Perhaps John Connor’s Metal Friend needs a Tune up


It’s okay for John Connor fight the evil Cyberdyne’s Skynet with more firepower than most delta force squads, but a regular Joe who is trying to protect his property from criminals must be fingerprinted. This is the new edict from California’s “Governator” Arnold Schwarzenegger.  The star of such shoot’em ups as “The Terminator,” “Predator,” “Total Recall,” and “True Lies,” now apparently does not trust his own constituents to purchase ammunition. Ammunition dealers in California must now fingerprint all purchasers of handgun ammo and keep a record of their sale for the next 5 years. To make sure you don’t try to skip over the database they have modeled this law after a gun law in which all purchases must be done in person, i.e. no online sales, so supposedly no one can fool the system. On top of this you must also provide photo ID to verify that these are your finger prints. They even were trying to make all dealers selling over 50 rounds a month to be registered with the state, but this provision was stripped in a “compromising” deal. The new law goes into effect in February 2011. This new bill raises many questions, besides the obvious question of “What are you thinking?” Some question I have are, what about current ammo stockpiles. Will they need to be registered? Will police conduct campaigns to search for them and force complience? All I know is that this typically does not end in more liberty nor safety for law abiding citizens.

As commonly known, and by definition, laws to don’t affect criminals because criminals already disregard laws and find ways around them. In a report from Gun Owners of America they have found that higher state scores on the Brady Campaign’s Scorecard, or in other terms how strict their gun laws are, results in higher rates of violent crime. According to the report:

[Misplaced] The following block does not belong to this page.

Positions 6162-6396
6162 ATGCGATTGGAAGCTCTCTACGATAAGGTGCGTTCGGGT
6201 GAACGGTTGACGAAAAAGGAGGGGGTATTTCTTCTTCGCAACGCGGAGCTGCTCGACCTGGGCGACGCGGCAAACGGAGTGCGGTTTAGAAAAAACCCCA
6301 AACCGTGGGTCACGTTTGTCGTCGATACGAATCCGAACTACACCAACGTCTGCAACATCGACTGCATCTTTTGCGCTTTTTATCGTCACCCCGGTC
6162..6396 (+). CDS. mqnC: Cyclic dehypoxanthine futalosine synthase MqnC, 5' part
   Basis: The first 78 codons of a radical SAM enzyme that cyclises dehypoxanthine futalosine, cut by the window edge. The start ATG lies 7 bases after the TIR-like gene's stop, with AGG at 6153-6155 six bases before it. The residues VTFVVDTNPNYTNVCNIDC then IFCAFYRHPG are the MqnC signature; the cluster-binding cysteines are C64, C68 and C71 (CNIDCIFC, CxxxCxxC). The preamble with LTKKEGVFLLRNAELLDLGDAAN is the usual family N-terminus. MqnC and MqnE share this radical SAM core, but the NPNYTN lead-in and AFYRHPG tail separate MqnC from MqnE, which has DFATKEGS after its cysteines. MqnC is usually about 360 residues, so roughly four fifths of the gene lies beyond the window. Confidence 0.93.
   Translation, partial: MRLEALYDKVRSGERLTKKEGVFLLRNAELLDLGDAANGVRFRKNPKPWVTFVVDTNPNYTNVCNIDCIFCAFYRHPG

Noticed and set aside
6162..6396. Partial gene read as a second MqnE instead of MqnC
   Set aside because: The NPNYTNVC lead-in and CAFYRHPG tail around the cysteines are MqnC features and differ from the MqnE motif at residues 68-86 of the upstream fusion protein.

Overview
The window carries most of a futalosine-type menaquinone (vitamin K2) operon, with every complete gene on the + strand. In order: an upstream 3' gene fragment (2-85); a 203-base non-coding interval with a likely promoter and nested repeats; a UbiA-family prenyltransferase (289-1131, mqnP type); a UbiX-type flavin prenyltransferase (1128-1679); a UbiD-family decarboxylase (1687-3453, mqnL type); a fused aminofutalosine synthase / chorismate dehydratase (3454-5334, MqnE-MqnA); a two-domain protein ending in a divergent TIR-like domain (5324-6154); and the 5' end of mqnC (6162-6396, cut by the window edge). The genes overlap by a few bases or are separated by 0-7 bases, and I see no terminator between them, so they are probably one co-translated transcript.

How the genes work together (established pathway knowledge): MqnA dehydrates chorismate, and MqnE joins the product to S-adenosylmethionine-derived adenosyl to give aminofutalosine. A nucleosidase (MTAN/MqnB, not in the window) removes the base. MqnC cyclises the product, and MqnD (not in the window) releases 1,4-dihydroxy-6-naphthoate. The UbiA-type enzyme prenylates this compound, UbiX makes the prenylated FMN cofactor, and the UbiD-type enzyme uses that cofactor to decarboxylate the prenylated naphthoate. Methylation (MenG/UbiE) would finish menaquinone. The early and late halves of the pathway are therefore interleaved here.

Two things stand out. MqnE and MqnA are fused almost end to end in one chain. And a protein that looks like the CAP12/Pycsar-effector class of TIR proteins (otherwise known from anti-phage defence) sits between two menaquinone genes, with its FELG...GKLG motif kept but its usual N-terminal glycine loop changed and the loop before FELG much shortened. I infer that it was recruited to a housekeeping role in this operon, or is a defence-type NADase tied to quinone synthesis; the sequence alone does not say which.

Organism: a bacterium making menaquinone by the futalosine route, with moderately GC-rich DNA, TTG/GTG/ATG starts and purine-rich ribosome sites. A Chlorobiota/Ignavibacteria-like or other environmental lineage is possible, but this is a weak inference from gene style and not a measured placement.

“Brady’s “best” had an average murder rate of 8.7, while their “worst” averaged 5.3, 64.5% lower. Also, Brady’s “worst” average robbery rate was 85.0 and the aggravated assault rate was 273.2, while their “best” average robbery rate was 243.1 (186.1% higher) and the aggravated assault rate was 304.3 (11.4% higher).”

California scores the highest on their card, yet according to FBI statistics 2006 they had one of the highest rates of violent crime.

In the current Supreme Court session these laws however might become voided. A challenge has recently reached the highest court to the Chicago handgun ban. It will for the first time raise the question of incorporation of the 2nd amendment through the 14th amendment for state and local gun laws. For the most part the Bill of Rights has been incorporated, excluding the Grand Jury clause of the 5th, and the 7th amendment. The 8th was almost fully incorporated but in Murphy v. Hunt the excessive fines/bail clause was not given a chance for incorporation because the case was found moot leaving it for a later date. Should the court rule that the 2nd amendment is incorporated, then challenges to restrictive laws like microstamping and pistol permits might also reach the Supreme Court. Yet gun rights supporters must not count their chickens before their eggs have hatched. If they rule that the states can place heavy restrictions, even complete bans, it could set a dangerous precedent allowing states to outlaw firearms at will. With the appointment of Sonia Sotomayor we cannot expect any support for this from her.

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